Tag Archives: Sharon Dunham

Brixton Crisis

Poem by working class poet Sharon Dunham from her 1984 collection Sub Animal Yells about the 1981 Brixton riot.

Brixton Crisis

Violence bursting onto the Brixton street
Don’t pity the policeman,
He chose his own destiny,
A dread picks up a brick,
And hurls it with force,
Born of 400 years of frustration
And we all look on,
And the blind politicians,
Ask what went wrong?
And the blood runs freely,
Down Railton Road,
And we all hear the question,
It’s the answer we know,
The blind will never understand.

Sharon Durham


Doleful Eyes

From Sharon Dunham’s 1984 Centerprise collection, Sub Animal Yells.

Doleful Eyes
For the eternal school leavers

I’m 18 years of age,
Already over the hill,
Give me a job, some respect,
And some money in my hand,
Don’t give me excuses,
I’m not a statistic
Or a leper to be shunned,
You won’t break me you bastards!

Sharon Dunham

Assessment Centre

Poem by working class poet Sharon Dunham from her 1984 collection Sub Animal Yells.

Assessment Centre

When I was a kid,
They put me in an assessment centre
I learnt to swear,
I learnt to steal,
I learnt to become,
What they thought I was.
But throughout my re-shaping,
They couldn’t take away,
My intelligence.
I learnt to use my wit,
I used my cunning instincts
I learnt to assess
Those who were assessing me
And in the end,
I came out un-tainted.

Sharon Dunham

Colin Roach

Poem by working class poet Sharon Dunham from her 1984 collection Sub Animal Yells.

Colin Roach

Down at Stoke Newington nick,
Beneath the grimey streets,
There are rabbit hutches,
They call custody cells,
In these cells,
There are walls,
On these walls,
Are written names and slogans,
Mostly in scratchmarks,
One name is written in blood,
It is the name of Colin Roach,
And because it is written in blood
It can easily erased,
. . . . just like his murder.

Sharon Dunham

Sleazy Disco Night Clubs

Poem by working class poet Sharon Dunham from her 1984 collection Sub Animal Yells.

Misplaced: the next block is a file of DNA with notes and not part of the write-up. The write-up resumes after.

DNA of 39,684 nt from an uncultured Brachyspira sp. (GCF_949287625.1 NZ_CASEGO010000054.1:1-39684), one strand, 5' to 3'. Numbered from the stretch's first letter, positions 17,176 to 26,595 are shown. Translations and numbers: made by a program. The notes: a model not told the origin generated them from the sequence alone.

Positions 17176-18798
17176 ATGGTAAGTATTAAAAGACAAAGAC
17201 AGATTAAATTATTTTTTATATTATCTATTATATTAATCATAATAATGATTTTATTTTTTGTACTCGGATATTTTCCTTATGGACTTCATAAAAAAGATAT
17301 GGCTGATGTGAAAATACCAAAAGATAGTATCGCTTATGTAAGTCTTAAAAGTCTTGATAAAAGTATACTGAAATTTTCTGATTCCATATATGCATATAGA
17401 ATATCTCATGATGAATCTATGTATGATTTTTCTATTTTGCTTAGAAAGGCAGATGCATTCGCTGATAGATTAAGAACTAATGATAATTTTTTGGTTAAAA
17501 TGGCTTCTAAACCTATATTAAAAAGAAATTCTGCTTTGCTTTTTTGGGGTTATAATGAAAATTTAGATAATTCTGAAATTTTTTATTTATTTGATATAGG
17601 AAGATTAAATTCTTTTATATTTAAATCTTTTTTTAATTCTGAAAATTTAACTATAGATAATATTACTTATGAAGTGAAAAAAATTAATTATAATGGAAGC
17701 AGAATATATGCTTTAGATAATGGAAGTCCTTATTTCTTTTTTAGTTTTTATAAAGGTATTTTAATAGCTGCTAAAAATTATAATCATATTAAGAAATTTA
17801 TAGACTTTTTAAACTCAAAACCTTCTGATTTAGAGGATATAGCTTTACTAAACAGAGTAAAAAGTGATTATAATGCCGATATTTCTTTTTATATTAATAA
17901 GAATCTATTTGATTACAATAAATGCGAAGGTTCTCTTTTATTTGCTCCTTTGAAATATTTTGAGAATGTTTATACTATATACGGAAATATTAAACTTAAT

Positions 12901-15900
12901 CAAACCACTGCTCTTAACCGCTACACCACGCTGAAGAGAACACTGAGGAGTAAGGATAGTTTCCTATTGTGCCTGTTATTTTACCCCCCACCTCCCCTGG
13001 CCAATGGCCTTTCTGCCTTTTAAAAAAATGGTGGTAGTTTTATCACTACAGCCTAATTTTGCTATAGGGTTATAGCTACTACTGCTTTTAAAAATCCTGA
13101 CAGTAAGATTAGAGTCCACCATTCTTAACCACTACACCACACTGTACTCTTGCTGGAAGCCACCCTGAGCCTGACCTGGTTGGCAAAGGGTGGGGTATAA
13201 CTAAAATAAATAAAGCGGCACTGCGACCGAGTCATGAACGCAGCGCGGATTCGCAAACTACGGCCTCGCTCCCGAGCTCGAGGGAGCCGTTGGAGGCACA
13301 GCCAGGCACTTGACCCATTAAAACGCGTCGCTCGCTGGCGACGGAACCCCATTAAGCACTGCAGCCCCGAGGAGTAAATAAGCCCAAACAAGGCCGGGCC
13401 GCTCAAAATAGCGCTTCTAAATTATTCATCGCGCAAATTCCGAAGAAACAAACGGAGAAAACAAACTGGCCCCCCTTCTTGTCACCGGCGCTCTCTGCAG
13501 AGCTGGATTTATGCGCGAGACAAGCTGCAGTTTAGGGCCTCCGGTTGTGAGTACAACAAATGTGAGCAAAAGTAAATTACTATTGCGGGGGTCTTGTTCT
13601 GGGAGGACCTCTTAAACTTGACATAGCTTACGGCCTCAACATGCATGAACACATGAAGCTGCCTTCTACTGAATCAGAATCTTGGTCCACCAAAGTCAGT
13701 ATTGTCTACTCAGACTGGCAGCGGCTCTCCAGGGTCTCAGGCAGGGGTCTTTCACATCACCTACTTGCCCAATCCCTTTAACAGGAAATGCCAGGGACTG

The Beat That Doesn’t Change

Sleazy disco night clubs,
Where men undress you,
With their beery eyes,
You came to dance?
No chance!
Are you having fun?
Are you going to be the one,
Who’s being had tonight?
The record doesn’t change,
Everynight’s the same,
And it really is a shame,
That people have to,
Live like this.

Sharon Dunham


Punk Poet

Sharon Dunham grew up in care and was a teenage punk. “Late in 1976 I heard a record which knocked me sideawys. It was “Anarchy in the UK” by the Sex Pistols. I began to check out the scene which was emerging in London. By the enlightened it was called a ‘revolutionary youth culture’. The sensationalist daily papers coined the phrase ‘Punk Rock’.
Mark P., an ordinary lad from Deptford had been writing his own fanzine for some time. It was a creative and useful alternative to the national, capitalist ‘Rock Press’. “Sniffin’ Glue” became my bible till I got myself together enough to start my fanzine ‘Apathy in Ilford’. I couldn’t believe how easy it was to write and put forward my ideas. I also wrote articles for ‘Rock Against Racism’ which I became involved with.
After just six months, the scene became a parody of itself. Bands sold out to big business, people began to buy their clothes instead of making them. “Punk” became tame and respectable. Those of us who believed in the original ideas and meanings left, disillusioned, saddened and worst of all, beaten.’
She qualified as a nurse and wrote the poems in her Sub Animal Yells pamphlet during 1982/83. This was published by Centerprise in 1984.
‘In 1983 I approached Centerprise with a view to publication. They mean a lot to me and I hope will be understood by those who read them. I hope it gives encouragement to other working class writers who have been led to believe that the ability to write and create is a middle class privilege. Go home and create something entirelynew!’


Ghetto Blasting

Sitting on a tube train,
Armed with my ghetto blaster,
The revolutionary sounds,
Getting louder, getting faster.
An art rat shakes his trendy head,
A tired punk shakes his leg,
A black kid starts to bodypop,
A city gent starts to see red,
Makes for the door in a wild frenzy
The power I hold in my batteries,
Makes me feel strong,
Bringing music to the streets,
Is that what Malcom McLaren said?

Sharon Durham